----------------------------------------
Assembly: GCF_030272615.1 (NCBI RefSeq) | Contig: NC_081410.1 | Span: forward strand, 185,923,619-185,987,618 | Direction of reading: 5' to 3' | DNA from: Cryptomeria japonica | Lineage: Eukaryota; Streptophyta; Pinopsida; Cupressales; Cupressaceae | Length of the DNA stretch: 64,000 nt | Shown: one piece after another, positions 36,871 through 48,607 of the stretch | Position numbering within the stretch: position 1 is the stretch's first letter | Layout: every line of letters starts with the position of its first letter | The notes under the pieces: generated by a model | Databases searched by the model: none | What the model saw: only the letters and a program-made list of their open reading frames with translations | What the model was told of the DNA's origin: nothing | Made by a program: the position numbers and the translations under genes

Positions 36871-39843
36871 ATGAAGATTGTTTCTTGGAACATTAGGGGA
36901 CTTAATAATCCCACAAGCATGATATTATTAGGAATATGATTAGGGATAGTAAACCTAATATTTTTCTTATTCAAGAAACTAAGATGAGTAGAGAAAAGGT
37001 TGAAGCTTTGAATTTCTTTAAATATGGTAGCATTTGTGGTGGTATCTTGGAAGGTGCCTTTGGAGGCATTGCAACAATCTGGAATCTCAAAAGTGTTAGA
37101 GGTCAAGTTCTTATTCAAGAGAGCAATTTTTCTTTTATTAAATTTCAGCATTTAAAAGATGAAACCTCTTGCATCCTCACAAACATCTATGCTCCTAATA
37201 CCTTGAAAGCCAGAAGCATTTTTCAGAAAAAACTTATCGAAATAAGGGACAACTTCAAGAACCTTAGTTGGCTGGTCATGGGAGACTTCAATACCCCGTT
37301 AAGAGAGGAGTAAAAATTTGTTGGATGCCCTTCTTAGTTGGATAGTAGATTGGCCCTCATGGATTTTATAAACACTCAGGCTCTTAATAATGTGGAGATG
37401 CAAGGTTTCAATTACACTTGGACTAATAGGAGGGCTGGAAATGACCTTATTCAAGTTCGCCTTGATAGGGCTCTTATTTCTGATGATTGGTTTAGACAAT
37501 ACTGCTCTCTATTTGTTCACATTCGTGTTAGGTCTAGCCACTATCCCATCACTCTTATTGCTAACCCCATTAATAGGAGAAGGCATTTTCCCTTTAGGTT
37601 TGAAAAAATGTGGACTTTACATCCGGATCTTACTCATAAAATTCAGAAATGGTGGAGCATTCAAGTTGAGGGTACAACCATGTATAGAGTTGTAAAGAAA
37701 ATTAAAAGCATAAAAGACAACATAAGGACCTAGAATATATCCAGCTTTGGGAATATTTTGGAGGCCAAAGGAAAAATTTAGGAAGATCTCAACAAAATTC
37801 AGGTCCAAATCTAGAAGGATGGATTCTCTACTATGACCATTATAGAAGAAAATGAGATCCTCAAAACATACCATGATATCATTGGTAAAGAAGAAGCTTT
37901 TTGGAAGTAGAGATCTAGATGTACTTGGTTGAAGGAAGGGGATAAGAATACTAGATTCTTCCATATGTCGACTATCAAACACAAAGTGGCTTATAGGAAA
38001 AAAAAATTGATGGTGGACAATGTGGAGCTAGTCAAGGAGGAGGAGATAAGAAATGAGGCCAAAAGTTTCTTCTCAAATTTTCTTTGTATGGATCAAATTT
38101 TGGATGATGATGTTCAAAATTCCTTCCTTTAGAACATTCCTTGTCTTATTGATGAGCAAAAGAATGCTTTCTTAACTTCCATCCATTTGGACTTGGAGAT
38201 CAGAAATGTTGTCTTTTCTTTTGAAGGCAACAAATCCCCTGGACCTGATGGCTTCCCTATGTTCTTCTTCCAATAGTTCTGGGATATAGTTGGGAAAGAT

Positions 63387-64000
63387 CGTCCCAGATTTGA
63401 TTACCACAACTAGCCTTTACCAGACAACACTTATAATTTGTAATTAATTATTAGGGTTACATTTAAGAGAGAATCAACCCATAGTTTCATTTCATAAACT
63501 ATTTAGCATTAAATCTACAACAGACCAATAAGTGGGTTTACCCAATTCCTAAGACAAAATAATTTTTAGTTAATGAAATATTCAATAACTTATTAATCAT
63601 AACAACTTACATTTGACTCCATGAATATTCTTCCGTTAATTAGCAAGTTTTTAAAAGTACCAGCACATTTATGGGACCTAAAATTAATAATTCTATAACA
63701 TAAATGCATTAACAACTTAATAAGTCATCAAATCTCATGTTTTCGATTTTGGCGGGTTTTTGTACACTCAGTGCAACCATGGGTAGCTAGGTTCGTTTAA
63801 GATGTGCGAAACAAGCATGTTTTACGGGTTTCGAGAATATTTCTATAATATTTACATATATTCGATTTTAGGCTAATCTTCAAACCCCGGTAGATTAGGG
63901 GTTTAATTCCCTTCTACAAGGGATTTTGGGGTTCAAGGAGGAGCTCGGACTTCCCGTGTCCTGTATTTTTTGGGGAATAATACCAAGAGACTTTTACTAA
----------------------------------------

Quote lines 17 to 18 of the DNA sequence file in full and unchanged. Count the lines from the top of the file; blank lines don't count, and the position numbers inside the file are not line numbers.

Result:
38201 CAGAAATGTTGTCTTTTCTTTTGAAGGCAACAAATCCCCTGGACCTGATGGCTTCCCTATGTTCTTCTTCCAATAGTTCTGGGATATAGTTGGGAAAGAT

Positions 63387-64000